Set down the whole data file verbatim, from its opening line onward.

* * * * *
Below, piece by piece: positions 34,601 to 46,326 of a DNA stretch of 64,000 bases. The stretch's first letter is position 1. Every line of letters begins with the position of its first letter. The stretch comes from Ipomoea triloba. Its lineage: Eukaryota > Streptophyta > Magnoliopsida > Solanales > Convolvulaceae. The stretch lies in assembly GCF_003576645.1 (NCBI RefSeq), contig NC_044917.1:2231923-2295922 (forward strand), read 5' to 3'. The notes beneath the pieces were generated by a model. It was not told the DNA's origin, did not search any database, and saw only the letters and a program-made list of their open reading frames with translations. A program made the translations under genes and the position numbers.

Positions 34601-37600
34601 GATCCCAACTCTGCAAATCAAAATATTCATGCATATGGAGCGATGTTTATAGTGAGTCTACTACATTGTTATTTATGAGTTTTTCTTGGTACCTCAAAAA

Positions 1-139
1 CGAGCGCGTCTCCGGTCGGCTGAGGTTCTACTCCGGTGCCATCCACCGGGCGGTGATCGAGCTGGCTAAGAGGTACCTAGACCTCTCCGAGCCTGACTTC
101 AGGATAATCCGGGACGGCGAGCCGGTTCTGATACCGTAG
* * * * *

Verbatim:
Below, piece by piece: positions 34,601 to 46,326 of a DNA stretch of 64,000 bases. The stretch's first letter is position 1. Every line of letters begins with the position of its first letter. The stretch comes from Ipomoea triloba. Its lineage: Eukaryota > Streptophyta > Magnoliopsida > Solanales > Convolvulaceae. The stretch lies in assembly GCF_003576645.1 (NCBI RefSeq), contig NC_044917.1:2231923-2295922 (forward strand), read 5' to 3'. The notes beneath the pieces were generated by a model. It was not told the DNA's origin, did not search any database, and saw only the letters and a program-made list of their open reading frames with translations. A program made the translations under genes and the position numbers.

Positions 34601-37600
34601 GATCCCAACTCTGCAAATCAAAATATTCATGCATATGGAGCGATGTTTATAGTGAGTCTACTACATTGTTATTTATGAGTTTTTCTTGGTACCTCAAAAA

Positions 1-139
1 CGAGCGCGTCTCCGGTCGGCTGAGGTTCTACTCCGGTGCCATCCACCGGGCGGTGATCGAGCTGGCTAAGAGGTACCTAGACCTCTCCGAGCCTGACTTC
101 AGGATAATCCGGGACGGCGAGCCGGTTCTGATACCGTAG